Five of the six U.S. Great Lakes iron ore loading ports are located on Lake Superior. The 10-inch rise in the Lake’s water level in April allowed one of the U.S.-Flag 1,000-footers to increase its top cargo by nearly 1,800 tons compared to a year ago. Even a smaller U.S.-Flag Laker was able to carry an additional 950 tons each trip.
However, a rising water level has not erased the dredging crisis. Even the ship that was carrying an additional 1,800 tons was still lightloading by more than 8,300 tons. Realistically speaking, water levels cannot rise enough to overcome the 18 million cubic yards of sediment that are clogging the system. The Administration and Congress must provide adequate funding for the U.S. Army Corps of Engineers’ Lakes dredging efforts, or lightloading will continue to sap the efficiency of Great Lakes shipping. The Corps estimates it needs $230 million to restore the Great Lakes navigation system to project dimensions.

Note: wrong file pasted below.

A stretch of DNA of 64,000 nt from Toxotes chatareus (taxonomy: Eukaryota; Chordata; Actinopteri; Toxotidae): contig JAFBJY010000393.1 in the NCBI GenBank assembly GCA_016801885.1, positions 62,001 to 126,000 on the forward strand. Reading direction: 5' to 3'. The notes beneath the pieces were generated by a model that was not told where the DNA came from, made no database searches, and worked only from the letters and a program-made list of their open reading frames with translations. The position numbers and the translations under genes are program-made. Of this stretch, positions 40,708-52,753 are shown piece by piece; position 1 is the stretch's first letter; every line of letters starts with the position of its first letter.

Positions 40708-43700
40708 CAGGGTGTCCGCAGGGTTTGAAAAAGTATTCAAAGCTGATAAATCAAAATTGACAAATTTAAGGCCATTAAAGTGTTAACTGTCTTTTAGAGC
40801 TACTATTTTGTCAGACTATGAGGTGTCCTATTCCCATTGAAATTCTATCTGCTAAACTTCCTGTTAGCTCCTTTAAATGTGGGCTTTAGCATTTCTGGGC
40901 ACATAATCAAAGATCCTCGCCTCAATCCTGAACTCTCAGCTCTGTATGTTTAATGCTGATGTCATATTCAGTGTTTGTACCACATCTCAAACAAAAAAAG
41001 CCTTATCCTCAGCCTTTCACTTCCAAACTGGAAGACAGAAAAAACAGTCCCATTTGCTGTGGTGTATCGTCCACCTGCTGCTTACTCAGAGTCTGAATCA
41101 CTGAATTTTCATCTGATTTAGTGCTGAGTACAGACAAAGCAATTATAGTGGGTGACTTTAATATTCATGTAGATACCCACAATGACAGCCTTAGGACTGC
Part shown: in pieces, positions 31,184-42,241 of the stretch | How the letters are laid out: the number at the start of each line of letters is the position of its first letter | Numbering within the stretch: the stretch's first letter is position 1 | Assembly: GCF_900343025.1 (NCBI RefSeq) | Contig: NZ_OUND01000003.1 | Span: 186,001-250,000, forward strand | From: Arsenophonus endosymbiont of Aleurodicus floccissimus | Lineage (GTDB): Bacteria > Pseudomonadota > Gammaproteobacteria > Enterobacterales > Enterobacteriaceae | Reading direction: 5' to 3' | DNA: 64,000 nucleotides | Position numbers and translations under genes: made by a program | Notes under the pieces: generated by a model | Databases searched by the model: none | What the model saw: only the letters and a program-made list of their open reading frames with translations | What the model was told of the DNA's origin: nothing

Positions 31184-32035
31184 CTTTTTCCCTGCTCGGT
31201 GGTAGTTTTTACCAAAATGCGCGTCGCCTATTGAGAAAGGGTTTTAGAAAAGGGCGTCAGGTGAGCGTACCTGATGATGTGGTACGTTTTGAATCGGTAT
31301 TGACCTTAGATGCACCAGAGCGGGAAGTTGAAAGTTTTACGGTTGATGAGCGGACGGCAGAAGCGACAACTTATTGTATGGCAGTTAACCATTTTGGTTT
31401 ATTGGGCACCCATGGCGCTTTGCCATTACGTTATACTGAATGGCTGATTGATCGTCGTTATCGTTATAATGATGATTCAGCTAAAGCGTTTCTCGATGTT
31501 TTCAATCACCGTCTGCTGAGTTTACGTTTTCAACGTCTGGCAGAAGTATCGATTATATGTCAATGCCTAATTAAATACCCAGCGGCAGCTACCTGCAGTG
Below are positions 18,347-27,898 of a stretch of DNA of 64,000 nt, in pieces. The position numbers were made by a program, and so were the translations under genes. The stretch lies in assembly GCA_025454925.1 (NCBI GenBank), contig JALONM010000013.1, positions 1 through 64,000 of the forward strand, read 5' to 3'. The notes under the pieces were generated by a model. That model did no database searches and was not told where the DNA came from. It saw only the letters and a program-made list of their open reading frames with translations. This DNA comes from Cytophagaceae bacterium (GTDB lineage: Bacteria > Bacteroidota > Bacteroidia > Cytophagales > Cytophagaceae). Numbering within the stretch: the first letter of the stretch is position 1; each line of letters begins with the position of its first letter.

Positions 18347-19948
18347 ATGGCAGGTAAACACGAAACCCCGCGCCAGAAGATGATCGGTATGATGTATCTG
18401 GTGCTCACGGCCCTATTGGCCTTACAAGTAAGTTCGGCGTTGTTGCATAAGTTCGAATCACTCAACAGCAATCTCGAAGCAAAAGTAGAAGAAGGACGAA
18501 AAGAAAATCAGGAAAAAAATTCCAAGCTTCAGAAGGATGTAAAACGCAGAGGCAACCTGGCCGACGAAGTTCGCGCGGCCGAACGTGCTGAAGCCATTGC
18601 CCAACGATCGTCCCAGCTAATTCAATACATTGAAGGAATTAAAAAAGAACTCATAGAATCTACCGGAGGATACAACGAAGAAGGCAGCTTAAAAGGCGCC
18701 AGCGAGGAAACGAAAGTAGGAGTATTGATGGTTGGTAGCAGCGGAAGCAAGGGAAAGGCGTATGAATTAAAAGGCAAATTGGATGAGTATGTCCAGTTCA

For the year, the Lakes iron ore trade stands at 11.3 million tons, an increase of 9.2 percent compared to a year ago. Compared to the 5-year average for the January-April timeframe, 2008 loadings are up by 5.4 percent.
Lake Carriers’ Association represents 16 American corporations that operate 63 U.S.-Flag vessels on the Great Lakes. These vessels carry the raw materials that drive the nation’s economy: Iron ore and fluxstone for the steel industry, limestone and cement for the construction industry, coal for power generation…. Collectively, these vessels can transport more than 115 million tons of cargo a year when high water levels offset the lack of adequate dredging of Great Lakes ports and waterways. More information is available at www.lcaships.com.
Source: Lake Carriers’ Association
Contact: Glen G. Nekvasil, Vice President – Corporate Communications: (216) 861-0592